Operators are often required to dehydrate natural gas streams that are saturated with water vapor to meet pipeline specifications. Water in a natural gas pipelines can result in hydrates that obstruct or plug the pipe. Also, water vapor in a pipeline can cause corrosion due to the presence of carbon dioxide (CO2) or hydrogen sulfide (H2S) in the natural gas.
Most natural gas producers use triethylene glycol (TEG) dehydrators to remove water from natural gas to meet pipeline water content requirements.
In the process, wet gas enters near the bottom of the glycol contactor and comes into contact with lean glycol (water poor) in the absorber contact tower. In the contact tower, water in the natural gas is absorbed by circulating glycol and the natural gas is dehydrated and the gas dew point is reduced. The dehydrated gas is referred to as dry gas and exits through the top of the glycol contactor. The glycol that absorbed the water is called rich glycol. The rich glycol then exits from the bottom of the glycol contactor and flows to the regeneration system. The regeneration system typically includes a glycol flash tank (gas-condensate-glycol separator) and a reboiler.
The glycol flash tank (gas-condensate-glycol separator) serves as a separator to recover entrained flash gas and condensate. It also reduces the pressure of the rich glycol prior to entering the reboiler. In the reboiler, the glycol is heated to boil off water from the glycol to produce lean glycol. The lean glycol is cooled using a heat exchanger and pumped back to the glycol contactor to continue the cycle.
Typical dry gas pipeline requirements can range from 4 to 7 lbs water per MMSCF of natural gas.
Figure 1 below is a diagram of a typical basic glycol dehydrator process flow diagram from Figure 20-58 of Volume II of the GPSA Engineering Data Book, 13th Edition. (Used with permission of Gas Processors Association).
A glycol circulation pump is used to circulate glycol through the system. There are many varieties of pumps used including Kimray positive displacement (gas-injection) pumps, other pneumatic pumps and electric reciprocating and centrifugal pumps. Larger glycol dehydrators often use electric motor-driven pumps.
The reboiler uses a still column (reflux condenser coil) to separate water from the glycol. The still column’s vent gas will contain water vapor and hydrocarbons such as methane, benzene, toluene, ethylbenzene, xylenes, n-hexane and other VOCs.
Glycol Dehydrator Air Pollutants
Natural gas streams contain varying amounts of methane, VOCs and hazardous air pollutants (HAP). HAPs in natural gas include benzene, toluene, ethylbenzene, xylenes, (BTEX), n-hexane and 2,2,4-trimethylpentane. These HAPs are slightly soluble in the TEG used and as a result, HAPs are absorbed in the glycol contactor. Also methane and VOCs (other than BTEX) will be entrained in the rich glycol due to the high operating pressure of the glycol contactor (600 to >1000 psig).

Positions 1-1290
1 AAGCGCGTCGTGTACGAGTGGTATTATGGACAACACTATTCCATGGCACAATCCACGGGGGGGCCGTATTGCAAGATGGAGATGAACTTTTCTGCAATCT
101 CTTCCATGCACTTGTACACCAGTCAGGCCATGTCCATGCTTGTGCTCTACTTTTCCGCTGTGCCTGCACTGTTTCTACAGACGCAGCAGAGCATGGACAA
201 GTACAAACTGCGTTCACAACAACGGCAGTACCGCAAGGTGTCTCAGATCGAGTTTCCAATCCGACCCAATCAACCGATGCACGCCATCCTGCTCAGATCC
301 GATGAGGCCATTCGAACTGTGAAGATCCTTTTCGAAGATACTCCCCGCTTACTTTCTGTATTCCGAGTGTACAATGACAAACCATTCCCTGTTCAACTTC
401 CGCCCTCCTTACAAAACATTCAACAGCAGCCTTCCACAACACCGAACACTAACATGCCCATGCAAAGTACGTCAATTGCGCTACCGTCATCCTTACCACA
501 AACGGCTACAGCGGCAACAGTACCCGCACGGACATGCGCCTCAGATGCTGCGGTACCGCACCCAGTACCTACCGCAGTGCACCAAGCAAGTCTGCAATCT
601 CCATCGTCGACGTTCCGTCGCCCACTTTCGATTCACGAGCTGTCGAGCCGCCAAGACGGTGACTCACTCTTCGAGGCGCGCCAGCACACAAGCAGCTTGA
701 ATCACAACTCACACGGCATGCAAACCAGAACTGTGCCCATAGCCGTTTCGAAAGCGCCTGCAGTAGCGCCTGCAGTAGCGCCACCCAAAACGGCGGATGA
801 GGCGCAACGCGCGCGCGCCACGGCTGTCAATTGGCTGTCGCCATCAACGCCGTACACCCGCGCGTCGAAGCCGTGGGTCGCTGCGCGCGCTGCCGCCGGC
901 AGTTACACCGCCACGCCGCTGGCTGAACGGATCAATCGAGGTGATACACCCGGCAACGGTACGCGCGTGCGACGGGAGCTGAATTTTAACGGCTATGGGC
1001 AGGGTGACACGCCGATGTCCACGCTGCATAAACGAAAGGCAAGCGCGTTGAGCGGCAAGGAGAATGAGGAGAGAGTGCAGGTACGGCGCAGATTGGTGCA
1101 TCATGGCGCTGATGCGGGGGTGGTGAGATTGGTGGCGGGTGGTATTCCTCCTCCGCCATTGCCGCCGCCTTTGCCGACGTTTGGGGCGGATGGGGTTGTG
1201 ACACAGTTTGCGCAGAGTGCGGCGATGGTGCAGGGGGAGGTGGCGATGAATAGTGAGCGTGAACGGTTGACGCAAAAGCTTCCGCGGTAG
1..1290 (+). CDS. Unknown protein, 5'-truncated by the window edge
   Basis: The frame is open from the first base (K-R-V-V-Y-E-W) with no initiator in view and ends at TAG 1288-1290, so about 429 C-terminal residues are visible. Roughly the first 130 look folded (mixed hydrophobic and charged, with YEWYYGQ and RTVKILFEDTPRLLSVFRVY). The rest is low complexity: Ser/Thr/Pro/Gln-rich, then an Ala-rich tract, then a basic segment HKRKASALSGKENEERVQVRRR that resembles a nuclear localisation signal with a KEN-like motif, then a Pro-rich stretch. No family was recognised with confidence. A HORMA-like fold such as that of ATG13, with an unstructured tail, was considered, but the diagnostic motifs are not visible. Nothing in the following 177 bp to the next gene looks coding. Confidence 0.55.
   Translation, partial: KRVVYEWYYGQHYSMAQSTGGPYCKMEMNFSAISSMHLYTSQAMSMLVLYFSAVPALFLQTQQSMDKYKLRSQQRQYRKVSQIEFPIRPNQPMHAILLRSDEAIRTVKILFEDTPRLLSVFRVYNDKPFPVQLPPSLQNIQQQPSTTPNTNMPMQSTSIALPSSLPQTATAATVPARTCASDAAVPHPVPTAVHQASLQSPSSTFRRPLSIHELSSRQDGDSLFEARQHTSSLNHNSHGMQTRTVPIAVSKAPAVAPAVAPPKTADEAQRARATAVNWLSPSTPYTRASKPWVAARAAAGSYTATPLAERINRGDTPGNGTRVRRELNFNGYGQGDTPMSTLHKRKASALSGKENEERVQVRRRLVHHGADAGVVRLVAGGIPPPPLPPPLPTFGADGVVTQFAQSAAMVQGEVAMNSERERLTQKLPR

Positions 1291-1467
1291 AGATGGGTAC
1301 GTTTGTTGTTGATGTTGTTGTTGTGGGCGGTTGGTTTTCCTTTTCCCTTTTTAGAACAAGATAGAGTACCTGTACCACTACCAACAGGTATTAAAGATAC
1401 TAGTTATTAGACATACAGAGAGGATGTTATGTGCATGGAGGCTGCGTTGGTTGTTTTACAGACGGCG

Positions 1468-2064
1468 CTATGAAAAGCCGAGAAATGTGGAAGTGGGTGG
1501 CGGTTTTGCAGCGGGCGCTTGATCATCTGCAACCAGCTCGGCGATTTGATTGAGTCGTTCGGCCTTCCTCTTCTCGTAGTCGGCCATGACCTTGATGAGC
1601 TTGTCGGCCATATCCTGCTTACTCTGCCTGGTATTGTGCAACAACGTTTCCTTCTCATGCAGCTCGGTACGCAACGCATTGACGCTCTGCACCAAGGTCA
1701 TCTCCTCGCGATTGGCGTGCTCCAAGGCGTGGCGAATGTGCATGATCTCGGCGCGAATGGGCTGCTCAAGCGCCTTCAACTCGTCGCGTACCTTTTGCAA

Flash gas liberated from the flash tank (located between glycol contactor and reboiler) will be natural gas that is mostly methane and some VOCs and small amounts of BTEX.
Regeneration of the rich glycol in the glycol reboiler causes methane, VOCs and HAPs to be released with the water vapor exiting the still column vent.
Glycol Dehydrator Emission Sources
The sources of and types of air pollution from a TEG glycol dehydrator include the following:
- Still Column Vent – water, methane, VOCs, BTEX, n-hexane, 2,2,4-trimethylpentane
- Flash Tank – primarily natural gas similar to fuel gas (primarily methane and some VOC and BTEX)
- Glycol pump using high pressure natural gas – primarily natural gas similar to fuel gas
Still Column Vent Emission Control
- Air cooled condensers with noncondensable gases vented to the atmosphere
- Water or glycol cooled condensers with noncondensable gases vented to the atmosphere
- Air cooled, water cooled and glycol cooled condensers with noncondensable gas routed to reboiler burner as fuel or routed to an enclosed combustor or flare
- Air cooled or water cooled condensers with noncondensable gas routed to a vapor recovery unit (VRU)
- Route still column vent gas to the vapor space of storage tank and recover storage tank VOC emissions using a VRU
Glycol Flash Tank Emission Control
- Since the glycol flash tank is a pressure vessel (operating pressure range of 60 to 120 psig) and has a similar makeup as fuel gas it can be routed back to the fuel gas system or sent back to the process.
- Flare or enclosed combustion device.
Optimization Techniques to Reduce Emissions
The EPA Natural Gas STAR Program gives recommended technologies and practices reported by operators as proven ways to reduce emissions from glycol dehydrators. Some of these include:
- Limit glycol circulation rate to only what is needed to dehydrate the gas to the required lbs/MMSCF. NOTE: EPA approved models indicate that the VOC and BTEX emissions are directly proportional to the circulation rate of glycol. Based on the GRI-GLYCalc model, if the glycol circulation rate is reduced by 50%, then BTEX and VOC emission can be reduced by 50%.
- Use electric glycol circulating pumps instead of gas operated pumps.
Air emissions are tightly regulated by air permits and federal and state air quality regulations. These regulations typicall require the units to control still column vent and flash tank emissions. EPA regulations affecting glycol dehydration units include the hazardous air pollutant rules (HAPs) in 40 CFR 63 Subpart HH—National Emission Standards for Hazardous Air Pollutants From Oil and Natural Gas Production Facilities. This regulation impacts onshore oil and gas production facilities glycol dehydrators and some oil storage tanks.